When working on a project that is expected to reach a global audience and/or involves collaboration with international teams from different cultures, it is important to be aware of the various cultural considerations involved.
From a design perspective, what is common and expected vastly differs from one society to the next. Thus, it is important that teams looking to make an impact in foreign markets create designs that are functional and relevant to different cultures.
Here are a few of the major considerations our product and design teams incorporate into each new global project.
How culture impacts design
People around the world respond differently to things based on their culture. According to leading social psychologist Geert Hofstede, there are 6 six primary contributors to cultural differences:
- Power distance: how a society accepts hierarchical order (high power distance) versus a flat hierarchy (low power distance).
- Individualism: the degree to which a society embraces individualism or collectivism
- Masculinity/femininity: masculine societies value achievements and assertiveness, while feminine societies value cooperation and quality of life
- Uncertainty avoidance: how much a society feels comfortable or uncomfortable with uncertainty and ambiguity
- Long-term orientation: cultures that prepare for the future compared to cultures that prefer quick results and measure performance in the short-term
- Indulgence: how much a society allows itself to enjoy life and have fun versus suppressing gratification of needs
These underlying elements that form the makeup of a particular culture and society will directly affect the way in which the society views, trusts, and ultimately accepts or denies information. In particular, these elements influence marketing, information, communication, e-commerce trust, technology adoption, and UX/UI of a product.
By understanding the motivating factors behind each of these elements, designers can begin to design with the user in mind based on their cultural needs and perceptions. But first, designers need to acknowledge their own design bias.
Designers instinctively base their designs on their own cultural norms and expectations rooted in their everyday realities and experiences. This is perfect for projects that are intended for a local audience where the majority subscribe to the same outlook. Design bias is inherent in all designers and needs to be acknowledged in order to be removed entirely when designing for a different culture: a blank cultural and perspective canvas is required.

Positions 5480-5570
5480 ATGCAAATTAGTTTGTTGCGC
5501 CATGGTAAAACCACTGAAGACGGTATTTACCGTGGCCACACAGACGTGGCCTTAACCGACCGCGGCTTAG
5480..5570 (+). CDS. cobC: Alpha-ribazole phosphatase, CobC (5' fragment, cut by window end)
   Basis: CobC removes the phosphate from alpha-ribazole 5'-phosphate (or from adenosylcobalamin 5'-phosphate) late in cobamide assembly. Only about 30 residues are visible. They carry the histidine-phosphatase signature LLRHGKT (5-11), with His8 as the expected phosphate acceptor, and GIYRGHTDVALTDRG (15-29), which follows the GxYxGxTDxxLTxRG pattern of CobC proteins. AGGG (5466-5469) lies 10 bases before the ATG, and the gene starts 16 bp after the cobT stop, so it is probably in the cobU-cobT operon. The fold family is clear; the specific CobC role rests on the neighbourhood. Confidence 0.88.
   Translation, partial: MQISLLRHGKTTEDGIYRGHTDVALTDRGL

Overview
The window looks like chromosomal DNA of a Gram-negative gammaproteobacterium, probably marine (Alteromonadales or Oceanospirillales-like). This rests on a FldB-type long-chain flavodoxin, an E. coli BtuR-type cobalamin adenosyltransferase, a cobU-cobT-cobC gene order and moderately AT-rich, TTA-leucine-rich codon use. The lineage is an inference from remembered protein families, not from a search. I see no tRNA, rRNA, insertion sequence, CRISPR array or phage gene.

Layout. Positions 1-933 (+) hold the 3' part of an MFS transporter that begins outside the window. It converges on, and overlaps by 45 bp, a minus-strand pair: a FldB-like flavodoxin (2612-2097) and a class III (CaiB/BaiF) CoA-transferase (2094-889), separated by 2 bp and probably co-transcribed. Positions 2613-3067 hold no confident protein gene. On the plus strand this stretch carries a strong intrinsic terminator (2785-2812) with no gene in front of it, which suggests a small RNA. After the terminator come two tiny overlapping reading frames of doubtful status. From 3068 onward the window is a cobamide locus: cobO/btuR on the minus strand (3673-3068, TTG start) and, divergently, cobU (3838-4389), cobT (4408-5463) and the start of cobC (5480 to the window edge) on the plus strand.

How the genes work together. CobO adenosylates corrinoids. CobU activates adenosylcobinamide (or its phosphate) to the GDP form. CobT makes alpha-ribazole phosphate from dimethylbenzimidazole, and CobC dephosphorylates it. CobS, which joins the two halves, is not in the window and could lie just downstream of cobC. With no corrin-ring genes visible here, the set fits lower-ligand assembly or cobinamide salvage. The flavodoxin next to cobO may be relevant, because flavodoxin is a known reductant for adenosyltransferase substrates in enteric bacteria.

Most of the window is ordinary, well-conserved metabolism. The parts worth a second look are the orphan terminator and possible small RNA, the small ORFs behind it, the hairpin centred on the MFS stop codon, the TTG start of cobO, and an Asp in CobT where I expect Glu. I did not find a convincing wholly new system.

Cultural bias can manifest in a variety of forms. For instance, when designing text layouts, designers must realise that the spacing requirements will differ depending on the language. German will require more space than English, for example. Even deeper, considerations must be understood for the differing reading directions from different regions of the globe: Western audiences read from left to right, while some Middle-Eastern audiences read from right to left, and Eastern cultures read from top to bottom.
This extends to colours, fonts, layout, messaging, translation, and even image selection: they all carry different meanings in different cultures. A design element that connotes significance in one culture may not translate to another. It is not enough to design a digital asset in English and then simply translate the language and update the currency.
In particular, the UX/UI of a product is impacted by cultural relativism. Western UX/UI approaches tend to rely on minimalist design principles so that information is easily readable and processable, whereas the Eastern approach uses density to impart information quickly. Western audiences may feel this approach is too cluttered and chaotic, where Eastern audiences may view the minimalist approach as bland with a lack of relevant information.
It is important to focus on a user-first design methodology that demands every design decision incorporated best suits the intended user. And the only way you will be able to successfully achieve this is through extensive user research.
When done properly, user research is the key to landing your messaging in culturally appropriate and relevant ways. When trying to promote your product to a foreign audience, it is crucial you develop a deep understanding of who they are, and what influences their needs, goals, and pain points.
Depending on your findings, you may have to tweak or even rethink your business model to suit a particular foreign audience. This can come in the form of localisation of copy or using different icons where the meaning changes depending on geography.
Don’t only dip your toes into this research, you’ll get better results if you dive in. So don’t get bots to redesign your layout or translate your text because the element of nuance is the cornerstone to understanding different cultures. Invest in both a qualitative and quantitative research approach to yield results, from interviews, ethnographic studies, and field testing through to surveys and audience testing.
The art of great UX/UI design is understanding the user deeply in order to create seamless digital experiences. Cross-cultural design requires meticulous research, planning, and execution in order to make an impact in foreign markets. It is important that design teams take into consideration all of the nuances of cultural identity and the societal elements that shape how people receive and perceive information.